The shortbill contains a clause which reads as follows:
2. During all other periods, including the time the goods are in the custody of Puerto Rico Maritime Shipping Authority and during the time the goods are loaded on board, carried or discharged from any vessel, and during the time the goods are in the custody of Puerto Rico Maritime Shipping Authority at the port of discharge, and during the time the goods are carried or transported or in the custody of Puerto Rico Maritime Shipping Authority, its agents or any independent contractors after discharge and until delivery, this carriage shall be subject to the terms and conditions of the Puerto Rico Maritime Shipping Authority's regular long form bill of lading contract. All parties to this contract are bound by the terms, provisions, stipulations and conditions of Puerto Rico Maritime Shipping Authority's regular long form bill of lading and published tariff which is on file with the Federal Maritime Commission, posted on board each vessel and open for shippers' or other parties' inspection at the company's offices, and the same are hereby incorporated with the same force and effect for all purposes as if it were severally, fully and specifically set forth herein. Where applicable, this bill of lading is subject to Public Law 85-810, Stat. 977, approved August 28, 1958. This bill of lading shall have effect subject to the provisions of the Carriage of Goods by Sea Act of the United States of America, approved April 26, 1936.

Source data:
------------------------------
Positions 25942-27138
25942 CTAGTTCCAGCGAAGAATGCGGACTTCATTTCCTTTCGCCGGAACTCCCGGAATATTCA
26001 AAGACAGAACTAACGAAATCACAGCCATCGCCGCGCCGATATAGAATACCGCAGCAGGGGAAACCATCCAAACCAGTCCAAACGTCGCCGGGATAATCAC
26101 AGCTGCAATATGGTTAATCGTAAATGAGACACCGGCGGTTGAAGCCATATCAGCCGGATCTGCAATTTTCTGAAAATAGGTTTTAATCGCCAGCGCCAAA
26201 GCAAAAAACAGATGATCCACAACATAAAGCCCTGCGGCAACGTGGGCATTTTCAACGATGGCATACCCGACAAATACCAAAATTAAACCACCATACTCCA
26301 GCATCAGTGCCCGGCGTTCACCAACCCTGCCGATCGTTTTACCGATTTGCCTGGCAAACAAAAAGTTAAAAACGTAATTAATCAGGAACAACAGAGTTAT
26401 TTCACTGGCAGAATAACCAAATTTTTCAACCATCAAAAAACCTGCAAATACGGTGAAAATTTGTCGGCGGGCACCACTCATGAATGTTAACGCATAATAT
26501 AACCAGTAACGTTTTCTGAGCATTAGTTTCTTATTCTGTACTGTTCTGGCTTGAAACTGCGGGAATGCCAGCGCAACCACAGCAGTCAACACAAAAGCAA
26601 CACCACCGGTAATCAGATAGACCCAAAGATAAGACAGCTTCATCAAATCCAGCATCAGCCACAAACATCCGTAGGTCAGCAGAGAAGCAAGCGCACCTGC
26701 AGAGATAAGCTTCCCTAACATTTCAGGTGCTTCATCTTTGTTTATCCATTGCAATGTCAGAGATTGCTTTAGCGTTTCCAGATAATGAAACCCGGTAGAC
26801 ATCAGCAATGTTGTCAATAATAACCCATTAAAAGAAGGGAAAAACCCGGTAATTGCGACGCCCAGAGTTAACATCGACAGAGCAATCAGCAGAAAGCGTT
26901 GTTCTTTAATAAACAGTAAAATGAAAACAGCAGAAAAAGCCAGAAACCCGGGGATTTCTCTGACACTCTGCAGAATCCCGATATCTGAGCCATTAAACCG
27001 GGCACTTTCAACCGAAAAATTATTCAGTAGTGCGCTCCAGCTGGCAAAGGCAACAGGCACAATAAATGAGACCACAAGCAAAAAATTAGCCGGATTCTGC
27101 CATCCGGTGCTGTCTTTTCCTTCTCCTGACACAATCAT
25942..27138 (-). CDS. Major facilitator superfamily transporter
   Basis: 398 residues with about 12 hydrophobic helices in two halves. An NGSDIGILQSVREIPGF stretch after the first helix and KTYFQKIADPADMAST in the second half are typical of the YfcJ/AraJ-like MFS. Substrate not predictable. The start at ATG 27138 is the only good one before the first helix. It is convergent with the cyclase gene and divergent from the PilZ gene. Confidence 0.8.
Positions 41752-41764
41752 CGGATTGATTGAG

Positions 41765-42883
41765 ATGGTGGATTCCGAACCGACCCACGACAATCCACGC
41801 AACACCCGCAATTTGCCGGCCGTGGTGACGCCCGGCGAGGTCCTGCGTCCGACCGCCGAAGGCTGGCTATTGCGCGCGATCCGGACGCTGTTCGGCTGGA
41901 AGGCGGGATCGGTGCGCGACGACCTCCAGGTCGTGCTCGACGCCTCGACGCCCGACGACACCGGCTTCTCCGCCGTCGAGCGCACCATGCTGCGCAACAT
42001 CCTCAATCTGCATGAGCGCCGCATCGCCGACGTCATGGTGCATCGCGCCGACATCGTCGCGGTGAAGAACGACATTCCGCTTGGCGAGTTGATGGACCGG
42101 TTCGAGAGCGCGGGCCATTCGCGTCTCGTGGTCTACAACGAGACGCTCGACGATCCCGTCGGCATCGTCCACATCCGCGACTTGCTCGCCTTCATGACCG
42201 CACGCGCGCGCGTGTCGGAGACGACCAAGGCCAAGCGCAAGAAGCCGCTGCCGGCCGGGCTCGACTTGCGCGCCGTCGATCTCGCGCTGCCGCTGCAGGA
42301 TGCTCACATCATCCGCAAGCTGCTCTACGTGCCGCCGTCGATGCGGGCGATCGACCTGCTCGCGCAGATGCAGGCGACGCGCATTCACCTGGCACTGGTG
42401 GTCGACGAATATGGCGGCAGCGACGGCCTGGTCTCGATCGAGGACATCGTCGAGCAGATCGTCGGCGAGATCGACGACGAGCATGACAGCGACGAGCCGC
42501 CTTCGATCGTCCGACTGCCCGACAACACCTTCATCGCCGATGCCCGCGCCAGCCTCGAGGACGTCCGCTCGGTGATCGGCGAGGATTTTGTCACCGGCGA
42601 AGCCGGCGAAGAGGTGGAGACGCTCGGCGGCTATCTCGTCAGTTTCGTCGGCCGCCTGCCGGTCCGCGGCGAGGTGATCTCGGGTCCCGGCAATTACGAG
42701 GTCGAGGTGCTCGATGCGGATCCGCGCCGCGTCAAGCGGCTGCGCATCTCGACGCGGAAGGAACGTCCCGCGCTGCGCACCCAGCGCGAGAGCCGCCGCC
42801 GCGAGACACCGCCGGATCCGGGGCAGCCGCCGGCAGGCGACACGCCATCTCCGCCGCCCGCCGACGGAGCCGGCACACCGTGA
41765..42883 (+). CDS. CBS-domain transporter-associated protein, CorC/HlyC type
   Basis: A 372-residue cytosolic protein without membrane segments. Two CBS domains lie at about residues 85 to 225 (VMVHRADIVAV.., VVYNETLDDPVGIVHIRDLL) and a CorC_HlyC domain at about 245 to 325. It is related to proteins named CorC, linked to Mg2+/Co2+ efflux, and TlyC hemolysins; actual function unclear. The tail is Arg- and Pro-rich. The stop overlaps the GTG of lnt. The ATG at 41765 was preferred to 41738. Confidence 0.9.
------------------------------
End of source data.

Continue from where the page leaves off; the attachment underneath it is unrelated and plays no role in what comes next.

(Defendant's Exhibit C to motion for summary judgment)
The short bill is subject to the Regular Long Form of Bill of Lading which contains the following statement regarding when the contract shall have effect: